Met Éireann says a storm is set to hit Ireland as voters go to the polls this Saturday.
It says Storm Ciara will bring unsettled weather this weekend.
Very cold air will sweep out of Canada into the North Atlantic, creating a sharp temperature contrast in the atmosphere over the ocean.
This contrast will see the intensification of a jet stream over the North Atlantic, which will drive areas of low pressure towards Ireland.
Unsettled conditions will move in during Friday, as wet and windy weather comes from the Atlantic.
A further spell of heavy rain is expected on Saturday - polling day - and this will be accompanied by strong and gusty winds, with "a possibility" of status yellow warnings.
The forecaster says conditions are expected to deteriorate further on Sunday as the storm tracks to the north.
Storm Ciara is forecast to be a "vigorous Atlantic storm system" with an expansive wind-field.
Met Éireann says: "There is a growing consensus that Sunday will be an extremely windy day across Ireland and the UK with widespread heavy rain, squally showers and with gales or storm force winds around our coasts."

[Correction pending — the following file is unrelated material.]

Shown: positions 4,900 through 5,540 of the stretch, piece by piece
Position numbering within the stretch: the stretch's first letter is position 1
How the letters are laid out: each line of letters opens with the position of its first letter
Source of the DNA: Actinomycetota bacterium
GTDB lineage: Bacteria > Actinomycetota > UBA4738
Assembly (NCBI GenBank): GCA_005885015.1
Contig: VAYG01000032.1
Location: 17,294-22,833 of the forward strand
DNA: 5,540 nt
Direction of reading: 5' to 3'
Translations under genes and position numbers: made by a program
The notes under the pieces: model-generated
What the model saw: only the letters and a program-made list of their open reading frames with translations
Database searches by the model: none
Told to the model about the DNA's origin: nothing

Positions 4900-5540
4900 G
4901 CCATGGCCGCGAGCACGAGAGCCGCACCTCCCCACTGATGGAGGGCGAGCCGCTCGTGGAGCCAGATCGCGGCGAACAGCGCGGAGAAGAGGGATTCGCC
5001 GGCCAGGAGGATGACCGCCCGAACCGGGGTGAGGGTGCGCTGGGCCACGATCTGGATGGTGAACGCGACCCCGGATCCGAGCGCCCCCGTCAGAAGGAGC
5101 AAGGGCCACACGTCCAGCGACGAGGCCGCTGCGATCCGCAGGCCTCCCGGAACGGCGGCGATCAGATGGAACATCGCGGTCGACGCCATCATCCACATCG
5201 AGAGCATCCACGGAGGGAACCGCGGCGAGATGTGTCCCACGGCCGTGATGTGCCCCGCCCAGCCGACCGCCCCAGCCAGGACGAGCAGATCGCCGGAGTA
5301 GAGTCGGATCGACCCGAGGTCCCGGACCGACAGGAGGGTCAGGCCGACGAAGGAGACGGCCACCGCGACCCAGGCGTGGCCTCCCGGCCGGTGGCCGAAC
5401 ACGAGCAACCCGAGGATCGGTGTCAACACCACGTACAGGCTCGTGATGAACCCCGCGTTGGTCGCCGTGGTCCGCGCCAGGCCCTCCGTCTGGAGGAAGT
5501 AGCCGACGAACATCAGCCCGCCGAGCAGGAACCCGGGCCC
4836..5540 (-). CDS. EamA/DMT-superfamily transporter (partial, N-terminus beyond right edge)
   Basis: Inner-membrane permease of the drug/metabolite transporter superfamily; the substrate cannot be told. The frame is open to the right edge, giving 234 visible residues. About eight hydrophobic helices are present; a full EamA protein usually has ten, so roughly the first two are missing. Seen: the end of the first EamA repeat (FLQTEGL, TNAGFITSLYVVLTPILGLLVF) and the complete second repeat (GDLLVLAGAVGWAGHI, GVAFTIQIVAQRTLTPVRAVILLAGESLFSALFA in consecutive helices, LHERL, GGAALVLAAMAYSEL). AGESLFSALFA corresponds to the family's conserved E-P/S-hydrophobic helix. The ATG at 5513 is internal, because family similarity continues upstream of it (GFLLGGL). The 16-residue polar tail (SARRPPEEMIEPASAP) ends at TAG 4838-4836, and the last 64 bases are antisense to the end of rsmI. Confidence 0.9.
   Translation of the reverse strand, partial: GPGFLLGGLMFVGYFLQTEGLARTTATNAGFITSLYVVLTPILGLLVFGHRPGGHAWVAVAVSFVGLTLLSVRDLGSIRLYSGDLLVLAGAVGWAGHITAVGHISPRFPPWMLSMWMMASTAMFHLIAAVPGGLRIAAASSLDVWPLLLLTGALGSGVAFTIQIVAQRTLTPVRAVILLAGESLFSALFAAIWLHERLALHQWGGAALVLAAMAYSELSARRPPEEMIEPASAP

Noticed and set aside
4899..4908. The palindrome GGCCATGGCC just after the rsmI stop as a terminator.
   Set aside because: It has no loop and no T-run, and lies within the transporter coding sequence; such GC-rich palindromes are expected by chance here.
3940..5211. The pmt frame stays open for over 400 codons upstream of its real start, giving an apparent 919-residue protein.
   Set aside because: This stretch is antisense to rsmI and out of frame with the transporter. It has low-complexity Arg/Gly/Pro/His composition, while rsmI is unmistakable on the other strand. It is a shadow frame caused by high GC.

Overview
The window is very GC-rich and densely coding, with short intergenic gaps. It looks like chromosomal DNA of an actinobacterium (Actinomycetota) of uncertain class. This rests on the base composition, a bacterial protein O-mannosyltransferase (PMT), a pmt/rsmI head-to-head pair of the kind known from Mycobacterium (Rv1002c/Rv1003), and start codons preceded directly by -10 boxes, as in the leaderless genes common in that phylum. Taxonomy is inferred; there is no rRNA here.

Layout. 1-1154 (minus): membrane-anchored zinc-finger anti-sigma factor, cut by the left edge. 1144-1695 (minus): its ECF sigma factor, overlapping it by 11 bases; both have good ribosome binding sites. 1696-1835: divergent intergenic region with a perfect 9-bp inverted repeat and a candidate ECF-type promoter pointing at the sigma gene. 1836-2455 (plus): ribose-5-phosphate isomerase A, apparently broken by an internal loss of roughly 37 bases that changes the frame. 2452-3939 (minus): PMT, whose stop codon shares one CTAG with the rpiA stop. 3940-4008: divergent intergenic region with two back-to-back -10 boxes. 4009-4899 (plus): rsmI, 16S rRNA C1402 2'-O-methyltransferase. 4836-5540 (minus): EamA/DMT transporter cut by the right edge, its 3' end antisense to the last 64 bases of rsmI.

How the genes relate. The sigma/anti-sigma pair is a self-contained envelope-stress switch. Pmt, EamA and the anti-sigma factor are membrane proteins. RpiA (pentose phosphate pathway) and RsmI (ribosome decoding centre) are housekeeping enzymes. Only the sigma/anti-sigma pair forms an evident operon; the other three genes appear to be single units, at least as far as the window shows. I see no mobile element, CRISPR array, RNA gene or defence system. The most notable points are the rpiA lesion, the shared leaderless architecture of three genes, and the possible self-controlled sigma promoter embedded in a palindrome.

Storm Ciara is the third named storm of the season.
While next week, unsettled conditions will remain across Ireland and the UK.
It will be very windy and turn much colder, with the chance of wintry showers and ice in some parts.
The country will also enter a period of spring tides this weekend - coinciding with high seas - which are likely to affect coastal areas at first on Saturday.
These will continue into Sunday and the early days of next week.
The combination of high tides and high seas, as well as extremely windy or stormy conditions later in the weekend, will see an elevated risk of coastal flooding - especially along western and southern coasts.